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2013年9月 1日 (日)

地方分権改革 堅実な事務権限移譲が肝心だ

The Yomiuri Shimbun August 31, 2013
Power transfers to local govts must be undertaken steadily
地方分権改革 堅実な事務権限移譲が肝心だ(8月30日付・読売社説)

Instead of being swayed by temporary moods, it is of high importance to soundly move forward with the challenge of transfering administrative functions and authority from the central government to local governments in ways well suited to reality.

The government recently presented a set of draft proposals on a handover of power to local governments, to a panel of intellectuals on decentralization reform issues.

Among other things, the draft calls for delegating the central government’s administrative authorization and supervision of 44 types of entities, such as barber and beautician training facilities, to prefectural governments on a uniform basis across the country. The decentralization of authority over 24 other items currently under the direct control of the central government, including the improvement and maintenance of major rivers and national highways, should be studied with some conditions attached.

These are major pillars of the government’s draft proposals.

If the panel’s studies of some items are completed by the end of the year, the govenment is set to submit bills relevant to those items to an ordinary Diet session next year for the legislation and implementation of the power transfers.

When the Democratic Party of Japan was in power, such reckless and irresponsible slogans as “local sovereignty” and “abolition in principle of all regional branches of the central government” were yelled out emptily. The result was that discussions about decentralization were long left stagnant.

A major factor behind the latest development may be the fact that the importance of the leading roles played by the central government and its regional branches has widely been recognized anew in connection with the recovery and reconstruction projects in the areas stricken by the Great East Japan Earthquake in March 2011.

Taking advantage of the shift to a Liberal Democtratic Party-New Komeito administration, it is of key significance to calmly reconsider the roles of the central government and local entities, striving to advance decentralization by eliminating the overlap between the two to improve administrative efficiency and reinvigorate local economies.

Online employment services

The transfer of authority to local governments in the currently central government-controlled administration of rivers and national highways is a long-pending issue. Adressing this problem must be preceded, first of all, by achieving a major transfer of the fiscal resources and personnel involved.

Detailed studies should also be undertaken on adequate involvement of the central government in the event of emergencies such as a massive disaster. An appropriate point of contact between the Land, Infrastructure, Transport and Tourism Ministry and local governments must be considered.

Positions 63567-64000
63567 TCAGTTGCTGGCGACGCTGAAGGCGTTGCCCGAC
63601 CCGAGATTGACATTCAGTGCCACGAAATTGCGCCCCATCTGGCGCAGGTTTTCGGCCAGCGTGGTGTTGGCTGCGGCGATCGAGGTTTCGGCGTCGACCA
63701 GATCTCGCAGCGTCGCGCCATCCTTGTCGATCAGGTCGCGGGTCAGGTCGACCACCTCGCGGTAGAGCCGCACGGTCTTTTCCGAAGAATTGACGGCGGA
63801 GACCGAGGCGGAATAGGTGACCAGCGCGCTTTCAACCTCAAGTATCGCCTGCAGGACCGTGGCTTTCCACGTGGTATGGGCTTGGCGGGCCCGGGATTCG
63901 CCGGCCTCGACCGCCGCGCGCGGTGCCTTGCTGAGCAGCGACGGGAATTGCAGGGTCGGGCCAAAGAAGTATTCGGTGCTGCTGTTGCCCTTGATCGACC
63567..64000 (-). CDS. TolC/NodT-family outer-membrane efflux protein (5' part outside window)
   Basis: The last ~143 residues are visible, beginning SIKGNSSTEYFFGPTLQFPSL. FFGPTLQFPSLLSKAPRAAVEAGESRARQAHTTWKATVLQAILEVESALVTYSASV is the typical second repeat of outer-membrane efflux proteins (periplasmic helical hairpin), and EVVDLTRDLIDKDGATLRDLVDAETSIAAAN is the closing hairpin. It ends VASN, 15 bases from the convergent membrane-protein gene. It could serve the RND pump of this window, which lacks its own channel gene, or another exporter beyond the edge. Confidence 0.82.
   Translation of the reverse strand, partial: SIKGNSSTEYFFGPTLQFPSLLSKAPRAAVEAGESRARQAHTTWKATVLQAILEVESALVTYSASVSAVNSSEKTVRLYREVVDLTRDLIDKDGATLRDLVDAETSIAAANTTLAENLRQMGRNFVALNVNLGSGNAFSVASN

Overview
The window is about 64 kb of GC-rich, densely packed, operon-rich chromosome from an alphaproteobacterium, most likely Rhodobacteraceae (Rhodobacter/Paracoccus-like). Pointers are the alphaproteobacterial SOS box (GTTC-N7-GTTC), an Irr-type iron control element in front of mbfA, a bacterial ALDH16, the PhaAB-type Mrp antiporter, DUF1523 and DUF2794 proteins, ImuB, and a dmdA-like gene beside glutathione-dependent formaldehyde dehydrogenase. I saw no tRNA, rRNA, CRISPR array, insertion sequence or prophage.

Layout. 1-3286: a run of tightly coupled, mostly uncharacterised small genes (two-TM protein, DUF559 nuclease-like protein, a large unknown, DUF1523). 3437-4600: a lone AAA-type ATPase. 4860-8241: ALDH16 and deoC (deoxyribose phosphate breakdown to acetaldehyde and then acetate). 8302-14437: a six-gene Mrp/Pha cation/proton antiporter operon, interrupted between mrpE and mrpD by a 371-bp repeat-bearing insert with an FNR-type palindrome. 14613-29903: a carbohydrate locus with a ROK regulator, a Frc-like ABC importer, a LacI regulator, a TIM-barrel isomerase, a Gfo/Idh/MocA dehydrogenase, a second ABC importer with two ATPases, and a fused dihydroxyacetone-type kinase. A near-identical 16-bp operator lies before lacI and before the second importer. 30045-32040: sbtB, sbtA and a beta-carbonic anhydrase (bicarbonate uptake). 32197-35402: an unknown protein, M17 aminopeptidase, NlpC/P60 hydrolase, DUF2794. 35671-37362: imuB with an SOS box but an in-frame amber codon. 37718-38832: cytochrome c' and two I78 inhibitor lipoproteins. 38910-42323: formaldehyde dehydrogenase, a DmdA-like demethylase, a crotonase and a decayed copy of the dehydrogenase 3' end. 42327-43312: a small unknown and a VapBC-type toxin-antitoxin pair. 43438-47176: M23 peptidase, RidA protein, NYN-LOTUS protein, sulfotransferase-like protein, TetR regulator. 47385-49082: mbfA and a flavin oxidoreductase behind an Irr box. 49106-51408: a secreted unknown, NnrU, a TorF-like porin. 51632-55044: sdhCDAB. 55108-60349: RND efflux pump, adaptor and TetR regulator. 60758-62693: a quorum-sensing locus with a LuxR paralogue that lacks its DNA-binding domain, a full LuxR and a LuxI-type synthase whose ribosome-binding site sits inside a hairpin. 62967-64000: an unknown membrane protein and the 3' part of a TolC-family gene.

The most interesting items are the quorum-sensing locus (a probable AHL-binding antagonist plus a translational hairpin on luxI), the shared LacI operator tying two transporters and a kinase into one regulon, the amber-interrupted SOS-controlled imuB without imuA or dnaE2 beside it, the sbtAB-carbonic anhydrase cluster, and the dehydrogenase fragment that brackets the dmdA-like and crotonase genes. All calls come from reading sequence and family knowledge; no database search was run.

The panel of intellectuals has formed proposals calling for the ministry to provide local governments with information on job offers at the ministry-run “Hello Work” employment agencies, and transfer to municipalities its authority over the registration and supervision of paid passenger transport businesses in depopulated regions and for welfare purposes.

Both of these ideas should be put into practice promptly.

The proposed service of online listings of job openings, of which about 9 million appear each year throughout the country, could be used effectively by local governments for such purposes as providing people on welfare with job placement services.

The online job information would also be provided to private staffing service companies. More fully employing women and young people through cooperation between the public and private sectors would definitely be in accordance with the government’s economic growth strategy.

It is urgent to secure transportation in underpopulated regions where bus and taxi businesses are not profitable, as well as for disabled people and those requiring nursing care.

Currently, a combined total of about 26 million people in such categories are receiving paid transportation services annually from about 3,000 corporations run by such organizations as municipalities and nonprofit groups.

It is quite reasonable to delegate registration and supervision from the land and infrastructure ministry to the municipalities, which are well versed in their own local situations. Endeavors to realize this would lead to more opportunities for the transfer of powers to coincide with the respective regions’ comprehensive projects for reinvigorating their communities.

To ensure the smooth transfer of power, it is imperative for the land and infrastructure ministry and prefectural governments to extend sufficient support to municipal governments.

(From The Yomiuri Shimbun, Aug. 30, 2013)
(2013年8月30日01時28分  読売新聞)


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